China has announced the launch of a variety of technical committees for standardization of several industries. The committees will focus on the sharing economy, children’s products, and, most notably, blockchain technology.
Since October 2019, China’s President Xi Jinping said that he wanted his country to “take the leading position in the emerging field of blockchain.”
Launching a technical committee around blockchain technology signals that the country is keeping the President’s promise.
The objective of a technical committee is to unify efforts on a given subject. There exist such groups for printing circuits, alkaline batteries, solar photovoltaic energy systems, and several others.
Each of these groups draft standards within their field, which pass through a review-and-vote process before being published. These standards can be understood as the mechanism through which China coordinates objectives within specific fields across the entire country. Each standard is again reviewed every five years.
Thus, the technical committee established around blockchain and distributed ledger technology will engage in this same process. Although it is somewhat unclear, the SAC identified the blockchain technical committee in the context of China’s national standard. This indicates that officials have placed a high priority on the committee’s formation.
In China there exist four levels of standard: national, professional (industry-specific), local, and enterprise. These levels help to identify which organization is responsible for any given project. Standards found at the local or enterprise level, for instance, are managed by local governments or the private sector respectively.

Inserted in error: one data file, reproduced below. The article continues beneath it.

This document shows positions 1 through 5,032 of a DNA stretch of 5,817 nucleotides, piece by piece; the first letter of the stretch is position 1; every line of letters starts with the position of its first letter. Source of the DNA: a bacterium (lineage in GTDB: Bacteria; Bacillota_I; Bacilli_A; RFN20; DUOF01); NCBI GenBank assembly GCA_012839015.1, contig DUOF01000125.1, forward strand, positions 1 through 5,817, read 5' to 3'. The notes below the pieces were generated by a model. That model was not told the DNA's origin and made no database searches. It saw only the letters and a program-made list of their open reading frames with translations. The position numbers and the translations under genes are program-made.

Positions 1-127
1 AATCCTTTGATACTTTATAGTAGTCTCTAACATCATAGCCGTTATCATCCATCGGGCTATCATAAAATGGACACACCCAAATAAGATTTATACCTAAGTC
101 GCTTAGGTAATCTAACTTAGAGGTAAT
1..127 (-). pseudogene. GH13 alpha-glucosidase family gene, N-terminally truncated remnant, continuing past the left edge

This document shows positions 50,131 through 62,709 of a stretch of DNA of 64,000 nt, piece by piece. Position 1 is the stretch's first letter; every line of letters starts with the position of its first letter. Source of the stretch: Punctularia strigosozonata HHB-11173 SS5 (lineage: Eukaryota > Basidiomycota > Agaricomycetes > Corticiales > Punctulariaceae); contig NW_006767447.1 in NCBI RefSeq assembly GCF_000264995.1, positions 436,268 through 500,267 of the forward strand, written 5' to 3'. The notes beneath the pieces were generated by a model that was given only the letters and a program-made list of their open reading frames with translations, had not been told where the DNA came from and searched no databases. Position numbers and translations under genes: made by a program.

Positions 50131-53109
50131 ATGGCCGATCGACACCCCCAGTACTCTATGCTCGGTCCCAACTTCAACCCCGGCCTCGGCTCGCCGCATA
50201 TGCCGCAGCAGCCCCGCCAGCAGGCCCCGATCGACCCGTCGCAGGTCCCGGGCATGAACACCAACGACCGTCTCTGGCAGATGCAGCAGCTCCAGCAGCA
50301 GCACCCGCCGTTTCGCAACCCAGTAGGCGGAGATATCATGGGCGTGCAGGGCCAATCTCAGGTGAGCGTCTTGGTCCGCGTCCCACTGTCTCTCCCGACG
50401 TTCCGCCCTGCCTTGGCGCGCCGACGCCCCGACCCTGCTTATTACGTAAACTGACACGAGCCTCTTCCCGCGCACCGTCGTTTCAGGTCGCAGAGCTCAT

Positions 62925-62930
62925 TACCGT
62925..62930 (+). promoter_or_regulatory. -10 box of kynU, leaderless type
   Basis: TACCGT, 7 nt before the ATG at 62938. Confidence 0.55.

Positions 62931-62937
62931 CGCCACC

Those found within the national standard are compulsory, or the near-equivalent of technical regulations, according to the Seconded European Standardization Expert in China.
For reference, the SESEC is an organization that interprets equivalent metrics of technological innovation all over the world to ensure accurate co-regulation between countries. This is because China’s definition of “progress” may be much different for those outside the country.
For standards established at the national level, only The Standardization of the People’s Republic of China (SAC) can give approval. The SAC is an administrative body formed in 2001 and makes up part of China’s sweep of reforms which “opened” the country to Western economies.
The SAC concluded its most recent announcement in stating that they are interested in helping “high-tech innovation, promote high levels of openness, and lead high quality development.”
Ultimately, commentators in the crypto space are watching the Chinese government slowly integrate the blockchain sector. The most recent announcement also references the sharing economy and comes hot on the heels of many similar reports.
Outside of President Xi championing blockchain technology in October 2019, Shanghai also established a “blockchain alliance” to facilitate trade and finance according to the Chinese daily tabloid, Global Times. These developments, plus China’s upcoming launch of a national digital currency, further characterize an increasingly pro-blockchain stance in the country.